Mayhem and bloodshed: Ivan Yates and Pat Kenny warm up for European debates
Ratings are higher when they ‘get the blood up a bit’, say Virgin Media election hosts
A ‘lot more edge’ coming into panel debates after three years of ‘new politics’, says Virgin Media presenter Ivan Yates. Photograph: Cyril Byrne / The Irish Times
One telling remark is more effective than ‘30 minutes of waffle’, says Virgin Media’s Big Debate presenter Pat Kenny. Photograph: Brian McEvoy
How does Virgin Media Television hope to get viewers interested in the European elections? A little bit of “chaos” helps, says Ivan Yates, who co-hosts a series of three debates this week with Matt Cooper, starting on Tuesday night with the Midlands-North West constituency.
When panellists fight with each other, the ratings are higher, says the Tonight Show presenter. “So we try to engineer as much mayhem and bloodshed as possible - political bloodshed.”
Pat Kenny, who will host Pat Kenny’s Big Debate on Brexit next week on Virgin Media One, puts it slightly less bluntly.
“In order to get people to watch a programme - which on the face of it, how engaged are people with the European elections - we’ve got to promise them something more than bland political declarations from the candidates,” he says.
“They’ve got to be challenged. You have got to get the blood up a bit.”
There’s no votes in soft interviews anyway, Kenny adds. “It doesn’t work for interviewer because they are seen as pushover and it doesn’t work for them because they aren’t seen to win anything. They aren’t seen as combative or in any way charge.”
Yates says he and Cooper have noticed “a lot more edge” coming into their Tonight Show panels, reflecting the fact that the main political parties are “very much in a countdown” to a general election and that this month’s European and local elections are “a dry run” for one.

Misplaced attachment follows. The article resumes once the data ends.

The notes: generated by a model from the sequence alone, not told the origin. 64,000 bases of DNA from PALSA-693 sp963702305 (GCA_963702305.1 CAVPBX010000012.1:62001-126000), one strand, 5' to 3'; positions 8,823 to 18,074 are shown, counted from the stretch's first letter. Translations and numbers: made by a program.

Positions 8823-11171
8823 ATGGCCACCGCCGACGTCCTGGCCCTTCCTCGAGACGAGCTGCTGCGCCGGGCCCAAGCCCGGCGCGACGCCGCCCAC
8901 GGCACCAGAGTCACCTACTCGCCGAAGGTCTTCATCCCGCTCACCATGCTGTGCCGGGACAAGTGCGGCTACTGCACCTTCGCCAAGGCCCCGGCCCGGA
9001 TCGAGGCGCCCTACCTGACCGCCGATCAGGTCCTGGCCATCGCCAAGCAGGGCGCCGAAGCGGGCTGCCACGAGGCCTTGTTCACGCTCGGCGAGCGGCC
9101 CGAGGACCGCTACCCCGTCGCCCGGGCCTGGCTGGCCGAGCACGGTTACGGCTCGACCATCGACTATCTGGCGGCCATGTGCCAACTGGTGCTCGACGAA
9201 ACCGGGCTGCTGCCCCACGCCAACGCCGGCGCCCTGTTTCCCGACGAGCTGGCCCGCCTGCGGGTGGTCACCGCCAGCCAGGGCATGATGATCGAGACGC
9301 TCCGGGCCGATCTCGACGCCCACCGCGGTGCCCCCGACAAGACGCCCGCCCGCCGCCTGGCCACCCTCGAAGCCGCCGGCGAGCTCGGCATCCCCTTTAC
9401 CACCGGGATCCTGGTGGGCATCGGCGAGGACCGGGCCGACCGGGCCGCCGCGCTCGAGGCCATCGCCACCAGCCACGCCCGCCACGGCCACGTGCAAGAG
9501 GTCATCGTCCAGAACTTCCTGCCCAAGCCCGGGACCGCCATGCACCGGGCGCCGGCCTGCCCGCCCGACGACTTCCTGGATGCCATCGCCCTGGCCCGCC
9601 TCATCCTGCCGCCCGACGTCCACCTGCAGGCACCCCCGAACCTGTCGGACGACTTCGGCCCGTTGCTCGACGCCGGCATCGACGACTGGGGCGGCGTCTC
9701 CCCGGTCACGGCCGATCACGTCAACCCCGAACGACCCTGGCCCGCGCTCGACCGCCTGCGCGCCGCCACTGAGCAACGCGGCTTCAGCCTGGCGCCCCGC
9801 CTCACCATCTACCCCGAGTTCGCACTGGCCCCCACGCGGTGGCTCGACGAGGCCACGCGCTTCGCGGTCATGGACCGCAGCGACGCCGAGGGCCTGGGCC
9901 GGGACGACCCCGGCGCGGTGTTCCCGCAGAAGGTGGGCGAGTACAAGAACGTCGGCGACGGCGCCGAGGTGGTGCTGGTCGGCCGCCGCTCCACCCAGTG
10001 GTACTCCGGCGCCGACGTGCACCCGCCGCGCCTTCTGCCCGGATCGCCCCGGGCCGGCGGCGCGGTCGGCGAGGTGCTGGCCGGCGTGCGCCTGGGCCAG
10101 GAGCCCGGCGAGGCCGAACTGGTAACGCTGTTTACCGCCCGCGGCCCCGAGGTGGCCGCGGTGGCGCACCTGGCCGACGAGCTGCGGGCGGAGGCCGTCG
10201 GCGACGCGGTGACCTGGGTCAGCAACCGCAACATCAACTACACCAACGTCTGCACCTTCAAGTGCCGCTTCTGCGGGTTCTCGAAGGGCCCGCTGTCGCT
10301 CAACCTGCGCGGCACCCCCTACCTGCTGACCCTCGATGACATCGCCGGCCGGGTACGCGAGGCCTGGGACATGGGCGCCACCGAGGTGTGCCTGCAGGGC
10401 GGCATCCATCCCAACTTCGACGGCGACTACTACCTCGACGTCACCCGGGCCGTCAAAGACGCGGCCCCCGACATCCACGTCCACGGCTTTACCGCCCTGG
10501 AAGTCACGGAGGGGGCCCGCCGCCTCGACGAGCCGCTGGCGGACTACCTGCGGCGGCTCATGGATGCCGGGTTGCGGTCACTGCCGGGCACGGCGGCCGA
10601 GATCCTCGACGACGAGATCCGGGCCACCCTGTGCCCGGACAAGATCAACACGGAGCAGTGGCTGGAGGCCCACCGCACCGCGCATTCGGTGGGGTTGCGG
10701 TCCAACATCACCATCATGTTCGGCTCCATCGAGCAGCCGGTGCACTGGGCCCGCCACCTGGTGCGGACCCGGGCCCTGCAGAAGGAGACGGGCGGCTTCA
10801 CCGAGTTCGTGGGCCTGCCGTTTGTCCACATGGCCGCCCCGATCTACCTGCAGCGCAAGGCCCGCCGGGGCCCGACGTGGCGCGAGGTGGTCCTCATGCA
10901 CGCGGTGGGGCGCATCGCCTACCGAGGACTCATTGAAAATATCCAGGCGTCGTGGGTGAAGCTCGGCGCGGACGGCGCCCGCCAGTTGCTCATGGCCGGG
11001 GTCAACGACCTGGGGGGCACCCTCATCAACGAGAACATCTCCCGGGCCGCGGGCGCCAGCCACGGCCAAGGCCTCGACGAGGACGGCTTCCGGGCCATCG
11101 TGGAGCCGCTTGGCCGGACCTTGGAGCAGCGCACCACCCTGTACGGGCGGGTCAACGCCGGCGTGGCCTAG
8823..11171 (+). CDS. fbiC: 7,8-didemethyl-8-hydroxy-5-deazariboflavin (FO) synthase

“We have had three years of new politics where really it has been non-collision, non-contact sport between Fine Gael and Fianna Fáil, and I think but for Brexit we would have already had a general election by this time.”
Balance and waffle
Yates and Cooper will host rotating panels from the Ireland South constituency on Wednesday and then turn their attention to Dublin on Thursday.
“We’ll be asking them if it’s all a gravy train,” said Yates, “and for some of them, we’ll be asking them to account for their stewardship.”
Kenny’s special, which includes an audience packed with “interested parties”, is the third of his Big Debate specials for Virgin Media Television since his weekly current affairs show came to an end. His line-up will include erstwhile presidential candidate Peter Casey.
While producers do count the minutes allocated to each party, Virgin takes the view that the time should be evenly balanced out over the entirety of its output, Kenny says.
“I’ve always made the point that one telling mark that takes 30 seconds can be worth more than 30 minutes of waffle.”
Do politicians still need television platforms in the same way that they did, say, 15 years ago, before the rise of direct access to audiences through social media?
They do, Kenny believes. “They queue up trying to get on current affairs shows so one presumes they feel they need them.”